when i was looking for information on this subject I found this website, might be worth a look.

http://nelsonslocomotive.com/Heisler/Engine/CylinderCocks/CylinderCocks.htm

fizzy13/06/2021 12:57:59
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1798 forum posts
120 photos

1. drain in

2. drain out

3. valve head

4. O ring

5. Gland nut

6. ferrule

7. Out of shot - live steam line

Simples - perhaps all that time spent trying to get them to work wasnt a complete waste! Whats not shown is that you will also need a steam relief valve to release pressure to operate the valve.

Hans Hogendoorn13/06/2021 14:14:00
3 forum posts
17 photos

Thanks !

Hans Hogendoorn13/06/2021 14:14:04
3 forum posts
17 photos

Thanks !

duncan webster14/06/2021 00:37:53
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3354 forum posts
61 photos

I think it would work better with 2 connected to the cylinder and 1 as outlet. The drawing shows the OD of 1 not threaded, which agrees

John Alexander Stewart14/06/2021 02:27:49
803 forum posts
53 photos

I made some from the US model engine maker from a long time ago. I made my copies about 10-15 years ago now.

Work great! Piston valve engine, so wanted something that would act as a relief valve if required.

The one Hans shows above would be better than the ones I made; rather than annealing brass disks, the o-ring makes it simpler.

Great little addition to a locomotive.

John Olsen14/06/2021 05:01:57
1178 forum posts
92 photos
1 articles

Sorry Duncan, 1 is the end that should connect to the cylinder. The pressure from the steam on the other end holds the valve on the seat. When there is no pressure there, any pressure in the cylinder can open the valve, allowing it to drain. The ones on my steam launch are just like the one shown, and they work fine. If the pressure in the cylinder gets high enough, say from trying to compress water, it can overcome the steam pressure on the other end and vent anyway, so they act as a relief valve, although I have also provided separate relief valves as well. The operating valve should be a changeover type, so that in one position it connects live steam to the valve, and in the other it connects the cylinder end of the valve to atmosphere.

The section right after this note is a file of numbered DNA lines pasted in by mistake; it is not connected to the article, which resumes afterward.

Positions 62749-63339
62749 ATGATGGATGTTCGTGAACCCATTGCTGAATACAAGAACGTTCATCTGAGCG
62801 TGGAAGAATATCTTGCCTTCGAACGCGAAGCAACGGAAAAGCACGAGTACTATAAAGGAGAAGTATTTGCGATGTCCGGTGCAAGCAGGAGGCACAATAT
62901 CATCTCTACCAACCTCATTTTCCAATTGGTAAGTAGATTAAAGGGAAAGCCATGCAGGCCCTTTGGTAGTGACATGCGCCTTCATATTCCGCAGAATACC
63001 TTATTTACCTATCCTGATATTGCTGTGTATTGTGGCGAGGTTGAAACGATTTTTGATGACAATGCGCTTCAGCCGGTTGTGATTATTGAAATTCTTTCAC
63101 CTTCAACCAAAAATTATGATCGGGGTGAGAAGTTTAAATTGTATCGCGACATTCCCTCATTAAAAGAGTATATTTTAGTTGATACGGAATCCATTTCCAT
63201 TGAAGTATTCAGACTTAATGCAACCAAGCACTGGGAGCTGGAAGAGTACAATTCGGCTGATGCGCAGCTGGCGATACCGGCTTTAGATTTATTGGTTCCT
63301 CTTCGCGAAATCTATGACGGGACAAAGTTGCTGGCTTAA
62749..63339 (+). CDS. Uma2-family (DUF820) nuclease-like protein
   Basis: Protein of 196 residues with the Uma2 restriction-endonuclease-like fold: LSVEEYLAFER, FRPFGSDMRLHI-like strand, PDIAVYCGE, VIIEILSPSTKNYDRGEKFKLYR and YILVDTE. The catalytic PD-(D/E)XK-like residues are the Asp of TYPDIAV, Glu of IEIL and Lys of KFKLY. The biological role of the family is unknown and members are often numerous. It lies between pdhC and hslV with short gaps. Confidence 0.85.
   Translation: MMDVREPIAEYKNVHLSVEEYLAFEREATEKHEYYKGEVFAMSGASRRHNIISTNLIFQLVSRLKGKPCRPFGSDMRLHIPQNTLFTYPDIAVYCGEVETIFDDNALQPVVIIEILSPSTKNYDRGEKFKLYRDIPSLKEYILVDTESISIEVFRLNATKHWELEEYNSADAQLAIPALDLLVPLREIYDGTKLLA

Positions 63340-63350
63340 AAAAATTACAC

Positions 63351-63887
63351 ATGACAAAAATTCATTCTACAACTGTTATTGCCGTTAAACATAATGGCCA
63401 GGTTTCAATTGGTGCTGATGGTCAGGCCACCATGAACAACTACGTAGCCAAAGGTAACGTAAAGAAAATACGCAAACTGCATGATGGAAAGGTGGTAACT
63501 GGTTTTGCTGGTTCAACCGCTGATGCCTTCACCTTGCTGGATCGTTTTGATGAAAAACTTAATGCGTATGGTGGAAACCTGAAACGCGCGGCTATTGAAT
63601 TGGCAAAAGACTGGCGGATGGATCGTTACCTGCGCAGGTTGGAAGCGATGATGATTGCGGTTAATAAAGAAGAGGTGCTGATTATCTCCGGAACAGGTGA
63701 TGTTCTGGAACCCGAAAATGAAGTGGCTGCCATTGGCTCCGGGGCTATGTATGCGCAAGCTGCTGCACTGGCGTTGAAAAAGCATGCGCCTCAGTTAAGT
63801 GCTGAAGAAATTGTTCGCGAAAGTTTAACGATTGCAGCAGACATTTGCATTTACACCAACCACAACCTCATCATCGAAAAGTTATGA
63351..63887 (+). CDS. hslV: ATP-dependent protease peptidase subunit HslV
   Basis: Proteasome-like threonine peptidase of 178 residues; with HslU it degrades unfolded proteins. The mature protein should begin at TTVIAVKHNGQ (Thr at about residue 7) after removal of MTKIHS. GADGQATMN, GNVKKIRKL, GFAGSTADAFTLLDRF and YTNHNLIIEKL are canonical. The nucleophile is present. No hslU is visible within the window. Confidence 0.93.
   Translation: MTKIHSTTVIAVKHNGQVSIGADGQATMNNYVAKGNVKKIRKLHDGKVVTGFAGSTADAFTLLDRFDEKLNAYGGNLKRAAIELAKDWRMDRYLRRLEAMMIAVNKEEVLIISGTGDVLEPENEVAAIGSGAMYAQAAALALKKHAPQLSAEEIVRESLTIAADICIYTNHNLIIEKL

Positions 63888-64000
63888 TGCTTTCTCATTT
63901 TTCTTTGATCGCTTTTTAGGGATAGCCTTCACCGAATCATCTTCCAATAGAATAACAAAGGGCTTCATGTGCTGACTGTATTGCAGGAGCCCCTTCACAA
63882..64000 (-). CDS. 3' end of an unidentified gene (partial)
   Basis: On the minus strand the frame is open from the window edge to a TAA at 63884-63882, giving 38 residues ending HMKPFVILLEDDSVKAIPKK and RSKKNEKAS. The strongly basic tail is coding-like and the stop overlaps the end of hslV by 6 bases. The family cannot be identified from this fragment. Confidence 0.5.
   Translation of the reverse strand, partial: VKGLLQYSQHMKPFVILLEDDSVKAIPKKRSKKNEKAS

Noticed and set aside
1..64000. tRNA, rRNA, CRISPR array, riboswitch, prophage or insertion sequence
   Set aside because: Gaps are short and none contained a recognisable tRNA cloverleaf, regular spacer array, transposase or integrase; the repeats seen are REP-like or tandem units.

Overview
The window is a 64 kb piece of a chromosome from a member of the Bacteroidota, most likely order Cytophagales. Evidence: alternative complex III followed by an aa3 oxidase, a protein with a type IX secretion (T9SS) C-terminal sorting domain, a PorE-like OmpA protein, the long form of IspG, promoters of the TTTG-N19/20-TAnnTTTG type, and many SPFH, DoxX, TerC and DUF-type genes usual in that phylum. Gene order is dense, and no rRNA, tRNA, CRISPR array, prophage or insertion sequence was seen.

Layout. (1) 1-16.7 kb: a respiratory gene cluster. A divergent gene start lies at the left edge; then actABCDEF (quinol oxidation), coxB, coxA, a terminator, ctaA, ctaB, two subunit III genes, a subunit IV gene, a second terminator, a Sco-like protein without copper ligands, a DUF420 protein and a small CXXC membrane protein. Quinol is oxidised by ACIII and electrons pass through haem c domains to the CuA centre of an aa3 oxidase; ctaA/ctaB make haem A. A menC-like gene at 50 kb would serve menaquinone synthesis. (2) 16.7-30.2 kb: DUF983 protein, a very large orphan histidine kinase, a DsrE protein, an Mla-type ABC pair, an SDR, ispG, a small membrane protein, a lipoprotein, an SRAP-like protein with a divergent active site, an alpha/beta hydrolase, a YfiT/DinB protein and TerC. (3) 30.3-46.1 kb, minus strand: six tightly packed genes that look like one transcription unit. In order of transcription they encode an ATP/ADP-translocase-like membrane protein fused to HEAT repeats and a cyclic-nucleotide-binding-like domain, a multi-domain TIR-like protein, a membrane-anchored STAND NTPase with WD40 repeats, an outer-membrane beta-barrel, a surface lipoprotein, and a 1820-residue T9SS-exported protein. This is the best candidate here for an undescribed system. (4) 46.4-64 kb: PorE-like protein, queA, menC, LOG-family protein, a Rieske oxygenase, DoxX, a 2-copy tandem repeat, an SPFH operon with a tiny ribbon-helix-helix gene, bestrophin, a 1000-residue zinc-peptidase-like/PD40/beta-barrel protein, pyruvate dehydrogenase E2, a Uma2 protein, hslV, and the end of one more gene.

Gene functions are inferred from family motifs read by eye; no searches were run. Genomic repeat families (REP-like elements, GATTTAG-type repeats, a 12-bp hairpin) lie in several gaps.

The operating cylinder part needs to be big enough to hold the valve on its seat, but not so much bigger that it won't act as a relief valve. The ratio of the areas will approximately determine the pressure at which it opens.

I don't have drawings of mine, they were made by eye from a sketch, and they would be a bit big for all but the largest of model locos.

John

Martin Johnson 114/06/2021 13:03:08
131 forum posts
1 photos

I cosidered this type of design for my steam lorry - a large piston valve engine. I was cocerned that they would be rather poor at pressure relief because you would get the live steam line full of codensate. In the event of hydraulic lock on the engine, you have to shift a load of condensate in the actuation line - with it's own inertia. So I concluded it would not prevent damage to the engine. If someone has evidence to the contrary, I would be pleased to hear it.

Martin

fizzy14/06/2021 18:00:17
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1798 forum posts
120 photos

Duncan - I opted for no.1 as it has a much lower surface area when closed so whould require less pressure to hold it shut, but either way should work.....I think